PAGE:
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Dolly Parton Will Read Bedtime Stories To Kids Online Every Week

Dolly Parton will read children's books on a video stream once a week, drawing titles from her Imagination Library. She's seen here performing in Nashville, Tenn., in January.
Image credit: Brett Carlsen

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Musician and philanthropist Dolly Parton is launching a weekly series in which she reads a children’s book to an online audience at bedtime, drawing books from her popular Imagination Library project. The goal, the nonprofit says, is to give kids and families “a welcome distraction during a time of unrest and also inspire a love of reading and books.”

The “Goodnight With Dolly” readings will be streamed on YouTube and elsewhere starting on Thursday at 7 p.m. ET. The first book in the series is The Little Engine That Could, by Watty Piper.

The bedtime stories promise to provide another online resource for parents and kids alike. The COVID-19 pandemic has ended the school year early for thousands of children; it has also disrupted normal routines in the U.S. and around the world.

“Dolly hopes this series of stories will provide comfort and reassurance to coping kids and families during the shelter-in-place mandates,” the Imagination Library said.

The Little Engine That Could is the “welcome book” kids receive when they register in the monthly book program in the United States and Canada. The Imagination Library also operates in Australia, Ireland and the U.K.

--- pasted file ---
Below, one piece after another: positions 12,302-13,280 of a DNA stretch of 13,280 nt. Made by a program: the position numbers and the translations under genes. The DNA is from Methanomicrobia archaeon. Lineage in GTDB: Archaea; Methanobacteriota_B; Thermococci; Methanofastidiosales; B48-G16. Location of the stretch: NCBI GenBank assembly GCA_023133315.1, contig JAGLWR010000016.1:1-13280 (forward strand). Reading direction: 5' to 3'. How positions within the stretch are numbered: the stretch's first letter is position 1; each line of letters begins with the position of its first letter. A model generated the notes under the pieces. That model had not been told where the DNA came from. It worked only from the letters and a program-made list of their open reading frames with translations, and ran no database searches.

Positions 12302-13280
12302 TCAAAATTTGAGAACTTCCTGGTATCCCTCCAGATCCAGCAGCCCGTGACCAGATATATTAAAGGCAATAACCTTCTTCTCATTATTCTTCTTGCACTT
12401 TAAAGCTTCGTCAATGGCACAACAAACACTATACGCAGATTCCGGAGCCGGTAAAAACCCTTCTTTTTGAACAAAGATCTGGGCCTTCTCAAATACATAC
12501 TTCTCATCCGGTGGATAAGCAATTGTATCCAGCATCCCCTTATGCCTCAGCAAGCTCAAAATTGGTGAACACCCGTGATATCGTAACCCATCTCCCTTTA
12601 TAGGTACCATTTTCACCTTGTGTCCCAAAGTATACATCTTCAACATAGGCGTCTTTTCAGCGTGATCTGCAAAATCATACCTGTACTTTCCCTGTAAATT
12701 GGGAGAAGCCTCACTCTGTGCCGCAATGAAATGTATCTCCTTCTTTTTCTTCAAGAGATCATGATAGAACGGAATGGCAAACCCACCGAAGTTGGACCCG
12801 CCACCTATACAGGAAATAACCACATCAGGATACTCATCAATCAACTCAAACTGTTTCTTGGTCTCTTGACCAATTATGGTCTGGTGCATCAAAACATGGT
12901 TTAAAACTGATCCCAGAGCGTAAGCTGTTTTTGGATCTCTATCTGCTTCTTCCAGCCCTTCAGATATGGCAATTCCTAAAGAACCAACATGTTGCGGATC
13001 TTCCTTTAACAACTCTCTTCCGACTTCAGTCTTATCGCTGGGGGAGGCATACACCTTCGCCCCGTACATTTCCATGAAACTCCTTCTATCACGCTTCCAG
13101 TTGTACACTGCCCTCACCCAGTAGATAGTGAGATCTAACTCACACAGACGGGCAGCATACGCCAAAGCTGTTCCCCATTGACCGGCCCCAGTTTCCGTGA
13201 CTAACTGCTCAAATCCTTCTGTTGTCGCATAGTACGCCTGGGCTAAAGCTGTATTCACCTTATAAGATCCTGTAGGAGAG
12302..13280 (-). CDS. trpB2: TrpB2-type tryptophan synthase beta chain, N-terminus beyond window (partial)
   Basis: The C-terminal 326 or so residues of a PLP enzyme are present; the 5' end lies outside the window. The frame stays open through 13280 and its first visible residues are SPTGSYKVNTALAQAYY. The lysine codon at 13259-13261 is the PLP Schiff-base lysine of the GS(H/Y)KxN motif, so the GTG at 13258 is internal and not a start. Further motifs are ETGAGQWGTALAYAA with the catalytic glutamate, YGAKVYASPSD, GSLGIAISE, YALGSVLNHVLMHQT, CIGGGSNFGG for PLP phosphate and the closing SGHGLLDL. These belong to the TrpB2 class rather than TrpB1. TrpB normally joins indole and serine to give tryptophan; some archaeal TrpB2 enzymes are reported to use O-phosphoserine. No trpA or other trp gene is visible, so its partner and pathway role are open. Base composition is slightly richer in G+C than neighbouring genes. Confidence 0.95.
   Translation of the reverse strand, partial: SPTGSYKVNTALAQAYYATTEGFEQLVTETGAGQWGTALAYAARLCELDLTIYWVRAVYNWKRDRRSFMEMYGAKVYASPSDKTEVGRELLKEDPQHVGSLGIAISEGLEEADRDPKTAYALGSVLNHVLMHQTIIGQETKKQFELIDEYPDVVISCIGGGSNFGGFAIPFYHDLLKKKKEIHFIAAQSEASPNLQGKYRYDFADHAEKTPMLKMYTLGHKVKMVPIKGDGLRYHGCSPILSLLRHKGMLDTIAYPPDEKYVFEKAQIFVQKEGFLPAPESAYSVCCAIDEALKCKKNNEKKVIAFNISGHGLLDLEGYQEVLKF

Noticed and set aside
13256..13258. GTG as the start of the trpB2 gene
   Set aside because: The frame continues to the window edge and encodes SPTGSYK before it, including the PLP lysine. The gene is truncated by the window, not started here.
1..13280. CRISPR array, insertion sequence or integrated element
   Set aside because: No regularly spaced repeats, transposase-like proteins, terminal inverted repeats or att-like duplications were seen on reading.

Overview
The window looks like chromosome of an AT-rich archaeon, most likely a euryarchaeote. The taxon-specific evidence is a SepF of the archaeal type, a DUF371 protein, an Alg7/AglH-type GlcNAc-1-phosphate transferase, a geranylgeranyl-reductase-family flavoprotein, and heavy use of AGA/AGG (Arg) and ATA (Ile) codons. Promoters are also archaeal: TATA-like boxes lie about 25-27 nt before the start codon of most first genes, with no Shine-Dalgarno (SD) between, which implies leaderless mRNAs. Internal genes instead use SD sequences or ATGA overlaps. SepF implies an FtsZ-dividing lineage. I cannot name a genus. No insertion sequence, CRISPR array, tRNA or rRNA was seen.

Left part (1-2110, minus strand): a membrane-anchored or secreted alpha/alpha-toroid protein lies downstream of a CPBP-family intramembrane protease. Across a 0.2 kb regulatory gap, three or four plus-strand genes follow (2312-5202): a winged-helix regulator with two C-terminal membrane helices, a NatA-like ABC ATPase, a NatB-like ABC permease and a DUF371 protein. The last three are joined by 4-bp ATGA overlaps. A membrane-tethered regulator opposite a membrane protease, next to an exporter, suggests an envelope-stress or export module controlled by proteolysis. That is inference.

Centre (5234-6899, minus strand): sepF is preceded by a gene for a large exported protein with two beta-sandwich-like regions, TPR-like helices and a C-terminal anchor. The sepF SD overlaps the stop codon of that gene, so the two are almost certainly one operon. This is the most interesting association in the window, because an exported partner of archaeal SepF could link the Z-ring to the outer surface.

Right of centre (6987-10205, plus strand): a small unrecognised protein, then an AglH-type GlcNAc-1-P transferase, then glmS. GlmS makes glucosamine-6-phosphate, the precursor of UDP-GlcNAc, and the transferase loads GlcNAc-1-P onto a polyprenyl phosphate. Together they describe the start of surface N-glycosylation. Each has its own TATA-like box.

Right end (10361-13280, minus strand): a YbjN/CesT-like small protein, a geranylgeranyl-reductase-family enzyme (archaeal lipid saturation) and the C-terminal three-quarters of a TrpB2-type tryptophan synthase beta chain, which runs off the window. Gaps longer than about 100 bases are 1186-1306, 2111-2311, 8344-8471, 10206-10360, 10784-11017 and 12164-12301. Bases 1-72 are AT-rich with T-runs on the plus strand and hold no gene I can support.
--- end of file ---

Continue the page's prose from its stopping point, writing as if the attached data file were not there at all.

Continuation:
The other books in the 10-week series are:

There’s a Hole in the Log on the Bottom of the Lake by Loren Long
Llama Llama Red Pajama by Anna Dewdney
I Am a Rainbow by Dolly Parton
Pass It On by Sophy Henn
Stand Tall Molly Lou Mellon by Patty Lovell
Violet the Pilot by Steve Breen
Max & The Tag-Along Moon by Floyd Cooper
Last Stop on Market Street by Matt de la Peña
Coat of Many Colors by Dolly Parton

Her music made Parton famous, but to many young people, she’s known simply as “the Book Lady.” Her Imagination Library has delivered more than 130 million free books to children, earning special recognition from the Library of Congress. Parton started the program in Tennessee in 1995, and took it to the national level in 2000.

“The program is available in communities where a local partner has teamed up with the Imagination Library,” as NPR’s Maureen Pao has reported. “Those partners could be nonprofits, state agencies or a public library system, for instance. Any child from birth to 5 — before they head off to kindergarten — is eligible. Local partners pay about $25 per child per year, an amount that covers the cost of the book and shipping.”

Copyright 2020 NPR. To see more, visit https://www.npr.org.

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